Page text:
Portland, Oregon, is a city known for many things, from its arts scene to its cuisine, from the major corporations headquartered there to the diverse culture of its residents. But whatever the combination, the city has had a great influence on people – both those who were born there, and those with some other connection to the city – many of whom have gone on to do amazing things.
- Television – Pretty much any discussion of famous Portland people has to start with Matt Groening, the creator of “The Simpsons,” the animated sitcom that, in 2009, became the longest-running scripted American primetime television series of all time. Many of the show’s characters are named after streets and spots in Portland. Actress Lindsay Wagner, best known for playing the title character on the 1970s series “The Bionic Woman,” lived in Portland as a teen. Actress Sally Struthers, who gained fame as Gloria on “All in the Family,” and later had a recurring role on “Gilmore Girls,” was born in the city, as was Mitch Pileggi, who played FBI Assistant Director Walter Skinner in “The X-Files” TV series and films. Meanwhile, Carrie Brownstein, the actress, writer and musician who co-created and stars in the series “Portlandia” – named after the copper statue that is a symbol of the city – calls Portland home.
- Music – Brownstein is also a co-founder of the rock band Sleater-Kinney, a seminal group associated with Portland. Other artists with a Portland connection include: Hole founder Courtney Love, who spent part of her childhood there and took classes at Portland State; singer-songwriter Elliot Smith, who lived in Portland for much of his life, and earned an Oscar nomination for his song “Miss Misery”; and The Kingsmen, who found success (and some controversy) with the song “Louie Louie.” Well-known for its music scene, Portland has also produced such acts as Paul Revere and the Raiders, The Dandy Warhols, Everclear, The Shins and The Decemberists.
- Film – Academy Award-nominated director Gus Van Sant is a longtime Portland resident, and set two of his early films (“My Own Private Idaho” and “Drugstore Cowboy”) there. Actor Sam Elliott, known to cult movie fans as “The Stranger,” who narrates the Coen brothers’ classic “The Big Lebowski,” attended David Douglas High School in Portland.
Sam Elliott Trivia
Sam Elliott has been married to actress Katharine Ross since 1984. Elliott made his film debut in the 1969 classic “Butch Cassidy and the Sundance Kid,” in which Ross starred. However, the two did not meet until nearly 10 years later!
- Literature – Popular author Chuck Palahniuk (“Fight Club”) moved to Portland after attending journalism school at the University of Oregon. One of his books, “Fugitives and Refugees,” is an offbeat guidebook of Portland. Children’s author Beverly Cleary lived in the city as a child and gave her most famous characters – “Beezus” and Ramona Quimby – an address on Klickitat Street in northeast Portland. The city has honored her by naming schools after her and dedicating a sculpture garden to her. Chef and food writer James Beard, known as the “the dean of American cookery,” was born in Portland. Jean Auel, author of “Clan of the Cave Bear” and other works of pre-historical fiction, attended the University of Portland.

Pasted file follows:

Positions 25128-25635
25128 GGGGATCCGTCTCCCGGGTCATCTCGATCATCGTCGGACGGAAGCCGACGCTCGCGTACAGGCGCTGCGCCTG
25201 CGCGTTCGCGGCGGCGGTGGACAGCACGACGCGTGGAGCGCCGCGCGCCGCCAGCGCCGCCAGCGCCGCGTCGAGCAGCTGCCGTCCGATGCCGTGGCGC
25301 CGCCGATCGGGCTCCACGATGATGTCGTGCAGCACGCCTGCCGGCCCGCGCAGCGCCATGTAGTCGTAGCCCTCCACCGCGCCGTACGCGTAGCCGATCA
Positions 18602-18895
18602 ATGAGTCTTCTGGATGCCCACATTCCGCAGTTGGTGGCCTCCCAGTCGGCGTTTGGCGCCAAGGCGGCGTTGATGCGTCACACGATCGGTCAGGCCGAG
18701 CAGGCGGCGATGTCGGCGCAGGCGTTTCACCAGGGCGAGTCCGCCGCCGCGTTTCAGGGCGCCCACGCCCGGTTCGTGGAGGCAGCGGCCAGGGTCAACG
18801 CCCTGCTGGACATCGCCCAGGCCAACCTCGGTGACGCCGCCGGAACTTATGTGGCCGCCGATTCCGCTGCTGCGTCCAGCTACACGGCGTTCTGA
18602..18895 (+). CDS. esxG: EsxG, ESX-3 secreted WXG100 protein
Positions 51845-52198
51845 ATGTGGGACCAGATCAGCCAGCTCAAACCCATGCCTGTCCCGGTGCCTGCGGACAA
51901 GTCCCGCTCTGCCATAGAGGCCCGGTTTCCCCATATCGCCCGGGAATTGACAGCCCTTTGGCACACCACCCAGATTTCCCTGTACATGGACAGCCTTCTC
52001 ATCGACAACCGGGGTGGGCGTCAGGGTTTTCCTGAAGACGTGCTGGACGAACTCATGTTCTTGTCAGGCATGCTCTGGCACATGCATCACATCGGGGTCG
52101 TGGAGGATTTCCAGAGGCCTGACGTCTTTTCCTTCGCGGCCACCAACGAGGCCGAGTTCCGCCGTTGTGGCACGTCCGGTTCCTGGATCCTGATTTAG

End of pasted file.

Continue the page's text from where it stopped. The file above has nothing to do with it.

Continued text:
- Sports – Two athletes whose names are inextricably linked with their respective sports were born in Portland. Dick Fosbury won a gold medal at the 1968 Olympics in the high jump, but it was his technique – a back-first jump that became known as the “Fosbury Flop” – that revolutionized the sport, and has been adopted by virtually all competing athletes. Known as “Mr. Red Sox,” having been associated with that team for 61 of his 73 years in baseball, Johnny Pesky was a shortstop and third baseman (and later manager and coach) with three different teams between 1942 and 1954. A light-hitting lefty, he was consistently among the league leaders in on-base percentage (and retired with a .307 batting average). Yet in 4,745 major league at-bats, he only managed 17 home runs. Because of his lack of power, Pesky became associated with sneaking a home run around the right field foul pole at Fenway Park, which stood just 302 feet from home plate. As a result, Red Sox broadcaster (and Pesky’s former teammate) Mel Parnell began referring to the foul pole as “Pesky’s Pole,” or the Pesky Pole – a name which stands to this day.
- Miscellaneous – Russian-born artist Mark Rothko, an abstract expressionist who is considered one of the top three (with Jackson Pollock and Willem de Kooning) postwar American artists, lived in Portland as a child and attended Lincoln High School. Although he traveled extensively, he visited Portland frequently. Double Nobel laureate Linus Pauling, considered one of the greatest scientists of all time, was born in Portland. He was awarded the Nobel Prize in Chemistry in 1954 for his scientific work. Then, in 1962, he was awarded the Nobel Peace Prize for his peace activism. He is one of only two people to be awarded Nobel Prizes (the other being Marie Curie) in different fields.
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